Diversification is important across all investments, including employer-sponsored plans, IRAs and stock portfolios. But also remember the issues related to unintended overlap. With that in mind, be sure to consider potential overlap among separate investments held by spouses. After all, if you are planning a future together, the sum of all those various parts will culminate in your retirement portfolio. If there is significant overlap, then you may not be appropriately diversified. If those overlapping securities decline close to retirement, it could affect your long-term retirement income.
Together, a couple should not only identify their shared, long-term financial goals but also how they will be best achieved — right down to the individual holdings in all of their investments. It is also important to consider the timeline for reaching your goals because a diversified portfolio should also take into account when you need the money. When it comes to lifelong planning, it may be better to tap some types of investments first and other ones later. This plan should include strategies to help make the most of your Social Security and pension benefits as a couple.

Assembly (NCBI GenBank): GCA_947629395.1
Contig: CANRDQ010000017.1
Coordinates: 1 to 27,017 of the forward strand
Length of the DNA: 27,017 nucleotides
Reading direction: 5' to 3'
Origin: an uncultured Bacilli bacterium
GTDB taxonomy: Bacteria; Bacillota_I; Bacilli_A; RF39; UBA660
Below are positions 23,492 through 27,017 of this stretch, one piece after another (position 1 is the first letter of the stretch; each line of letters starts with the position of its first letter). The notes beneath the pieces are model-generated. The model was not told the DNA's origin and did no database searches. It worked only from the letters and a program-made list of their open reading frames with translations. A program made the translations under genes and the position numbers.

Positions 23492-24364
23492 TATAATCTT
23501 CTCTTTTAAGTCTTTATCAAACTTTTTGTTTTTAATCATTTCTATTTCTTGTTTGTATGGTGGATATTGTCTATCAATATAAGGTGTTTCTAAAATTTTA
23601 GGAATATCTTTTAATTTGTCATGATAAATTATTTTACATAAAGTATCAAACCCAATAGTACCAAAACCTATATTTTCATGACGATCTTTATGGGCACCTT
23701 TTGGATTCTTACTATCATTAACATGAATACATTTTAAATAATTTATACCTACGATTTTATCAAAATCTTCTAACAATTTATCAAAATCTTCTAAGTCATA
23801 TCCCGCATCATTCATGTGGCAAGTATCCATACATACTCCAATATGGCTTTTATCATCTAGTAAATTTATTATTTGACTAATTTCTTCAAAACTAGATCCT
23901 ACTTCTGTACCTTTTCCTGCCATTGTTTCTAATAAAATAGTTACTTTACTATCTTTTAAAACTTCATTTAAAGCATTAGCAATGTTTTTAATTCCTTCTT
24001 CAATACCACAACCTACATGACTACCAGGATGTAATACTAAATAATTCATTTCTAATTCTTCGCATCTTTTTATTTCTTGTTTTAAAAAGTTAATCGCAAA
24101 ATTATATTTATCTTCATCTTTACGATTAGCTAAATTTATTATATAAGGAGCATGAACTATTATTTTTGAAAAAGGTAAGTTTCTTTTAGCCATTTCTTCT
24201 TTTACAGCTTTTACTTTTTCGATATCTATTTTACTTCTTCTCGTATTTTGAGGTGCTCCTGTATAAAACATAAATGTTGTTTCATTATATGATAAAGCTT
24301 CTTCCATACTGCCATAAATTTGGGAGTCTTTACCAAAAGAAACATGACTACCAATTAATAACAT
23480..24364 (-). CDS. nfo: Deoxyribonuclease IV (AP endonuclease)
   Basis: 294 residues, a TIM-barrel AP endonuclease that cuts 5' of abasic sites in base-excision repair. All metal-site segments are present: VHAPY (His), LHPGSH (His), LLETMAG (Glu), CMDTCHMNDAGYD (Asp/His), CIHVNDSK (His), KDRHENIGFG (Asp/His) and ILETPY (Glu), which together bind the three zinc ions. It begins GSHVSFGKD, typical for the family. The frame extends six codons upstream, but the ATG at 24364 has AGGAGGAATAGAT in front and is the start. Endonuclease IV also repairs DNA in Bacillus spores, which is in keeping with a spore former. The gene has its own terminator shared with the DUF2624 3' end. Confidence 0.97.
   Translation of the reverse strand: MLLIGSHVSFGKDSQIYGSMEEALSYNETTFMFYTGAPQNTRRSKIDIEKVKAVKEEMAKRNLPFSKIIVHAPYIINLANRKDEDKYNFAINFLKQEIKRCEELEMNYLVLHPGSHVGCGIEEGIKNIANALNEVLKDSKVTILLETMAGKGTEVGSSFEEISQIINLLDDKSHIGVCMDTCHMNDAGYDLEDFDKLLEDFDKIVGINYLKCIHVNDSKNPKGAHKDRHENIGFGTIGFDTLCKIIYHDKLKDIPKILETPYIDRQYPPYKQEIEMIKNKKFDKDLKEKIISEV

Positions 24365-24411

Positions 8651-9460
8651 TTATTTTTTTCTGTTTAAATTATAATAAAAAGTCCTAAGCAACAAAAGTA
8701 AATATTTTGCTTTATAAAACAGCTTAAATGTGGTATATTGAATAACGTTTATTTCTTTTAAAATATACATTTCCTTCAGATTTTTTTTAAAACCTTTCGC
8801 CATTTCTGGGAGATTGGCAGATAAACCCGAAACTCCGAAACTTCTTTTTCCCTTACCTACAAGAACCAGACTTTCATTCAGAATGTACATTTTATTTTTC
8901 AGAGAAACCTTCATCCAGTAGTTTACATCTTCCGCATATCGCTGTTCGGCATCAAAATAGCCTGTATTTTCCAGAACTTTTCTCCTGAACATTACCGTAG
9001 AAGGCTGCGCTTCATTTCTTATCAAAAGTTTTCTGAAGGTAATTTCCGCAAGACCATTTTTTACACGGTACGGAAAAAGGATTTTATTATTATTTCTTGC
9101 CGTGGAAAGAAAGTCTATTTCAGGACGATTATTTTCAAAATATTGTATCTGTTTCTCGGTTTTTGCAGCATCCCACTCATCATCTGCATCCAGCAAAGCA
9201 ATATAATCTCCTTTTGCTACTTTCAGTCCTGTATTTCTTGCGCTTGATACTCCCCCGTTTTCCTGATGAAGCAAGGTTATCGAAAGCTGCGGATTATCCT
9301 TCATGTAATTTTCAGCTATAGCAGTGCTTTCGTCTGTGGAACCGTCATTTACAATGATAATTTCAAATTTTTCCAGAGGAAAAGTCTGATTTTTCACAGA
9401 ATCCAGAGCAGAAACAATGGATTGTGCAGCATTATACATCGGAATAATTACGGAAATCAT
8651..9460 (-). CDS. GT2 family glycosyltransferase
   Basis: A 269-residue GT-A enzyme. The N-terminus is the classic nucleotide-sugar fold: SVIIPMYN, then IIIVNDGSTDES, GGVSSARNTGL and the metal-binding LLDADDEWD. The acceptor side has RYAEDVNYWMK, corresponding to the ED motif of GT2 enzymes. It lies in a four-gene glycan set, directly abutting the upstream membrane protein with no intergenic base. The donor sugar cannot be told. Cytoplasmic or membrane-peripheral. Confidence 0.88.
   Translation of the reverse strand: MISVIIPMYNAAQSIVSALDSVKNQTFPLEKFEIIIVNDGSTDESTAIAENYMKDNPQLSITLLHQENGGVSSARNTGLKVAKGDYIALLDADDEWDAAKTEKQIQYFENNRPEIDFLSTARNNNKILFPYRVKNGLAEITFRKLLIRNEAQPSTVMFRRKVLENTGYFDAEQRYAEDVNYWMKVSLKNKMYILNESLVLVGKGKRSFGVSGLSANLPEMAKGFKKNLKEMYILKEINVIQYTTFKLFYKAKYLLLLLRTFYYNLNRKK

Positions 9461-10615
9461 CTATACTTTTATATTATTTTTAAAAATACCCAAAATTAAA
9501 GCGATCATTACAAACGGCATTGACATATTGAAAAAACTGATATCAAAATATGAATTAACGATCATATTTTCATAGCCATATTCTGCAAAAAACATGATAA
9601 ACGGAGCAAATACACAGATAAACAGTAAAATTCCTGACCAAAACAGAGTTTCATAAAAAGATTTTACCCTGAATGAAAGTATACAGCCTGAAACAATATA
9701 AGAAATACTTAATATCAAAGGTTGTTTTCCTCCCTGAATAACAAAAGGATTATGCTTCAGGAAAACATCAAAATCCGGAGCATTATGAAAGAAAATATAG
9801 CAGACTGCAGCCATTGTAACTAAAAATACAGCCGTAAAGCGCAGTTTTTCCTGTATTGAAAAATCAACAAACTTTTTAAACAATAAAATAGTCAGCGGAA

Among the average couple who reaches age 65, there is a 50% chance that at least one spouse will live to age 92.6 Therefore, planning for retirement means making sure your money lasts as long as the longest living spouse. There are various strategies to consider, such as whether to tap taxable (e.g., brokerage portfolio), tax-deferred (e.g., traditional IRA, employer-sponsored retirement plans) or tax-free (e.g., Roth IRA) accounts first. These are decisions best made in consultation among both spouses and a trusted financial advisor as they relate to specific goals and planned retirement timelines.